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Ras El Hanout

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Ras el hanout spice blend is even better when you make it at home. 

Ras el Hanout is a complex and aromatic spice blend originating from North Africa, particularly Morocco. If you have ever had an authentic tagine, chances are this spice blend was added to give it that amazing flavour.

It’s always a good idea to make your own spicy blends. Roasting and then grinding the spices gives the spice blend more depth of flavour than anything you can purchase.

Homemade ras el hanout

What is Ras el Hanout?

In Arabic, ras el hanout translates as “head of the shop” which suggests that it is made from the best spices a spice merchant has to offer.

While the exact composition of ras el Hanout can vary widely depending on the region and the individual spice seller, it typically contains a mixture of various spices, herbs, and sometimes dried flowers. I left the dried rose petals out this time but you can add them to your ras el hanout to give it a more floral aroma. 10 dried rose petals should do nicely.

What spices do you add to ras el hanout?

Again, this can vary but most ras el hanout will include cumin, coriander seeds, paprika, turmeric, cinnamon, dried ginger, cardamom, alspice, cloves and black pepper. That is how I make mine.

Other popular spices include star anise, fennel seeds and fenugreek seeds. If you have these spices in, you could add about a teaspoon of each to your ras el hanout too. 

How do you use this slice blend?

The combination of these spices creates a rich and complex flavour that is both aromatic and slightly spicy.

Ras el Hanout is often used to season meat, poultry, and vegetable dishes, as well as in rice and couscous dishes. I use a tablespoon of ras el hanout in my easy couscous recipe.

It can be used as a dry rub or added to stews, soups, tagines, and marinades to enhance their flavour. Try it in my beef tagine recipe and you won’t be disappointed.

Can you purchase ras el hanout?

This popular spice blend is widely available in specialty spice shops, Middle Eastern markets, and online, but you can also make your own blend at home by combining the spices listed in the recipe card below or to your own taste preferences.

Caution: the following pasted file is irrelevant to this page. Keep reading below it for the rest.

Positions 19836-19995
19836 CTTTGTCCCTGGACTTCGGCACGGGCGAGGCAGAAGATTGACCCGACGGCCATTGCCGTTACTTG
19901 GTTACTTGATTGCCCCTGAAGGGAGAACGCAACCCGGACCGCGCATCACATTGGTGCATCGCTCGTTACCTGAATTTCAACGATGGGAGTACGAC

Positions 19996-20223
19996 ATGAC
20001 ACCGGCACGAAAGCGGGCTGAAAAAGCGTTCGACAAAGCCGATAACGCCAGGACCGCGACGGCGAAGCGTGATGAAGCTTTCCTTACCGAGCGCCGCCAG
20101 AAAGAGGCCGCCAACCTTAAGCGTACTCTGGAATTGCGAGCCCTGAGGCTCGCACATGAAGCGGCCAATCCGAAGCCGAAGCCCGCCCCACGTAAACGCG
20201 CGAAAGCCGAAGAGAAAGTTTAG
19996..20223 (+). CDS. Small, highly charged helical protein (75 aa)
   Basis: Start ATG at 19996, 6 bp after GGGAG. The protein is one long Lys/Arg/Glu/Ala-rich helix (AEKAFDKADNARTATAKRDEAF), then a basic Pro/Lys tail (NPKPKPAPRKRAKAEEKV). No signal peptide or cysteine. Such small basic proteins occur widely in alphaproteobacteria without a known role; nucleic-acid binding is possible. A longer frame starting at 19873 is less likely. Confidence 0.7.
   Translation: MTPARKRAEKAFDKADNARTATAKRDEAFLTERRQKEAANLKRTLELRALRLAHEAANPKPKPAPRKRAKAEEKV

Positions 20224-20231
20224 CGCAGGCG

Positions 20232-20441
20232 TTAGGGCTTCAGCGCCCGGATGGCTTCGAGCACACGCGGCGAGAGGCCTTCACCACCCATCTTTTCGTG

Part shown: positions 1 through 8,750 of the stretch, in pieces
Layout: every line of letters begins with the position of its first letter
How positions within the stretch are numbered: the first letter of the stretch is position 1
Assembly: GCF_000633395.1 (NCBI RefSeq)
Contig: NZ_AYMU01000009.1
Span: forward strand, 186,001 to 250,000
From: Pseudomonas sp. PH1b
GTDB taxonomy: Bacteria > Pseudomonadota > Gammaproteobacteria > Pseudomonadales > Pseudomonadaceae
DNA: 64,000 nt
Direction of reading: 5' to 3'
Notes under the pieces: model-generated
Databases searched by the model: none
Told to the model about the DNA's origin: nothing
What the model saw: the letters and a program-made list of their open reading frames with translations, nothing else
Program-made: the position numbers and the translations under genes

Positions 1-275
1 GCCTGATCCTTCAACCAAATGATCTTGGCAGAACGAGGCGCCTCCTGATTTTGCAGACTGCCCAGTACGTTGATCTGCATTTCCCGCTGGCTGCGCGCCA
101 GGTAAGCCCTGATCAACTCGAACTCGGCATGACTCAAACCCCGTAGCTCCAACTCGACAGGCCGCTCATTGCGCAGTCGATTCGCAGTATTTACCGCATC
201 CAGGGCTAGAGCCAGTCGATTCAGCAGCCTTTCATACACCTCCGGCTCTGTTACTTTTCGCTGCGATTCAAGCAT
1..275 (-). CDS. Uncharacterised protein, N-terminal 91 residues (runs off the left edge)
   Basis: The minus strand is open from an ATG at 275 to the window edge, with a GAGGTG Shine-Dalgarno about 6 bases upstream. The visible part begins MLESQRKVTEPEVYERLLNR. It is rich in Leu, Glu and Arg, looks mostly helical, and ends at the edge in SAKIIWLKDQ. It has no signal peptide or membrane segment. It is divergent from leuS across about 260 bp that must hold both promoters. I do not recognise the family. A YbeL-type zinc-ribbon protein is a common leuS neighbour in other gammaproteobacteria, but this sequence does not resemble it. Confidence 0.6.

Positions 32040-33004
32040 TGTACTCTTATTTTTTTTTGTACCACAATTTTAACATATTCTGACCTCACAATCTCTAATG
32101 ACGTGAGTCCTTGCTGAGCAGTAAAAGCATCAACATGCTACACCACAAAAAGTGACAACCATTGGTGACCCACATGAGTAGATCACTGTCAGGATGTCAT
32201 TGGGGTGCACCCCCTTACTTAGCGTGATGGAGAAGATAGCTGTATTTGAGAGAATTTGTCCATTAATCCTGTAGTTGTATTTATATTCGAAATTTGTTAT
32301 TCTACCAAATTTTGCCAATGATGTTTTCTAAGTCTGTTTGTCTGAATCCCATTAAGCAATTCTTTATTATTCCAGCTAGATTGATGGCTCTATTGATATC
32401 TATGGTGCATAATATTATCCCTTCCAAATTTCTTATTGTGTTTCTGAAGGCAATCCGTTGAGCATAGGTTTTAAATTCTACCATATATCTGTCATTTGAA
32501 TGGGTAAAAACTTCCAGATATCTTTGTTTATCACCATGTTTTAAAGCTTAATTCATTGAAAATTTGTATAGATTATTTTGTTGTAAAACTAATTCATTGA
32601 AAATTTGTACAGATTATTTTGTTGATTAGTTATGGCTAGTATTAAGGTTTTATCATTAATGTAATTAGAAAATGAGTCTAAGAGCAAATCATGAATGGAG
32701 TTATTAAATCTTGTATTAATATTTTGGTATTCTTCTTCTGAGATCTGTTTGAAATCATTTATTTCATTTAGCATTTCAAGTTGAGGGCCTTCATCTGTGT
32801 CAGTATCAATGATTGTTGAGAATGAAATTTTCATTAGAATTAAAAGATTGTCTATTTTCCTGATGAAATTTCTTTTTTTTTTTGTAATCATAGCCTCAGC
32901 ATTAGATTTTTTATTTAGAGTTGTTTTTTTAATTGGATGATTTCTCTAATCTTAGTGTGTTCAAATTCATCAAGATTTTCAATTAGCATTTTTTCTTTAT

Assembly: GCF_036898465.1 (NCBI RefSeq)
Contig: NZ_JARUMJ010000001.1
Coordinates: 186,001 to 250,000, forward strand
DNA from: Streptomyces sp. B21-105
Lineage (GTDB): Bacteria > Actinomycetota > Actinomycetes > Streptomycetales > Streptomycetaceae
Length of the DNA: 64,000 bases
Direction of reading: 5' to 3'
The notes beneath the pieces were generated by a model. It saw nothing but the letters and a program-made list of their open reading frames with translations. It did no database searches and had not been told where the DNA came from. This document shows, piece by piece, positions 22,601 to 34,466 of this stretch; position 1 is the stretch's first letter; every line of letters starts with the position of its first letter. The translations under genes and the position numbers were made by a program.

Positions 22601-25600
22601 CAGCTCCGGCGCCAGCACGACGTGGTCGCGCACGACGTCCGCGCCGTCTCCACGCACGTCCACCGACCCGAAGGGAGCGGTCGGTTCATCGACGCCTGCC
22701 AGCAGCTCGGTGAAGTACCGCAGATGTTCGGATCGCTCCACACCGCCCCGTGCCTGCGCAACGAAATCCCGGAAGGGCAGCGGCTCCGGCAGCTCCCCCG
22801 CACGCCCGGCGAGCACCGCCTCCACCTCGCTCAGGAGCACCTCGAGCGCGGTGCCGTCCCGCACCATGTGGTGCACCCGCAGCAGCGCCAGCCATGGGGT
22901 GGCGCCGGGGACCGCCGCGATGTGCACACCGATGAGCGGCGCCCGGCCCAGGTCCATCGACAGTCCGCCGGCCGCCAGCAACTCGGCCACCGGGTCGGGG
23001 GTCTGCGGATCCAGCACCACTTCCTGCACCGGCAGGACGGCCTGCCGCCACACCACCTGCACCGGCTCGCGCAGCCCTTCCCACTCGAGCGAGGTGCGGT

You can experiment with different proportions and ingredients  to create a customized ras el Hanout blend that suits your culinary creations. So you should use my recipe as a guide but feel free to experiment too.

How do you store this spice blend?

It is always best for you to make this blend of spices on the day you are cooking with it. By roasting and grinding the spices and then adding them to your dish will really bring out the flavour.

You can, however store the blend in an air-tight container for up to 3 months. 

Can you upscale or downscale this recipe?

Yes. This recipe makes about 5 tbsp which is enough for my beef tagine and easy couscous recipes. If you want to make more or less, just scale it up or down to suit your requirements.

Can you freeze ras el hanout?

Yes. Again, however, it is best to use this spice blend on the day you make it.

You can freeze the ground spices for up to 6 months.

Step by step photographs.

Ingredients for ras el hanout

Get your ingredients measured out and ready before starting.

Toasting the whole spices.

Toast the whole spices over a medium heat until fragrant and warm to the touch but not yet smoking. Transfer to a plate and allow to cool.

Grinding the spices into a powder.

Grind the cooled spices into a fine powder using a spice grinder or pestle and mortar.

String the ground spices into the spice blend.

Stir in the ground turmeric, ginger and chilli powder.

Finished ras el hanout

Use your ras el hanout immediately or store in an air-tight container in a dark location for up to 3 months.

Making homemade spice blends will really take your dishes up a notch or two. You might also like to try some of these.

Garam Masala
Cajun Spice Blend
Sri Lankan Black Curry Powder
Curry Powder
Tandoori Masala
Mixed Powder for Curry House Style Curries
Chaat Masala
Berbere Spice Blend

Have you tried this recipe?

If so, please give it a star rating in the comments below and leave a comment. I love receiving your feedback and I’m sure other readers of my blog do too. Thank you.

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Yield: 5 tbsp

Ras El Hanout

Homemade ras el hanout
Prep Time 5 minutes
Cook Time 5 minutes
Total Time 10 minutes


  • 2 tbsp cumin seeds
  • 2 tbsp coriander seeds
  • 1 x 2.5cm (1 inch) cinnamon stick
  • 1 tbsp black peppercorns
  • Seeds from 8 green cardamom pods
  • 1 blade mace
  • 1/4 nutmeg, smashed
  • 4 cloves
  • 1 tsp ground ginger
  • 1 tsp ground turmeric
  • ½ tsp cayenne chilli powder, or to taste
  • a good pinch of saffron (optional)


  1. Add the cumin seeds, coriander seeds, cinnamon stick, black peppercorns, cardamom seeds, mace and cloves to a pan over a medium heat. Slowly roast the spices, stirring often until they a fragrant, warm to the touch but not smoking. If the spices begin to smoke, get them off the heat.
  2. Transfer the roasted spices to a plate to cool and then grind them to a fine powder in a spice grinder or pestle and mortar. Add the saffron and pound it some to, to release the flavour.
  3. Stir in the ground ginger, nutmeg, turmeric and cayenne chilli powder and stir well to combine.
  4. This ras el hanout will be best used the same day you make it but it will keep in an air-tight container, in a dark location such as a cupboard for up to 6 months.

Nutrition Information:



Serving Size:


Amount Per Serving: Calories: 26Total Fat: 1gSaturated Fat: 0gTrans Fat: 0gUnsaturated Fat: 1gCholesterol: 0mgSodium: 22mgCarbohydrates: 5gFiber: 2gSugar: 0gProtein: 1g

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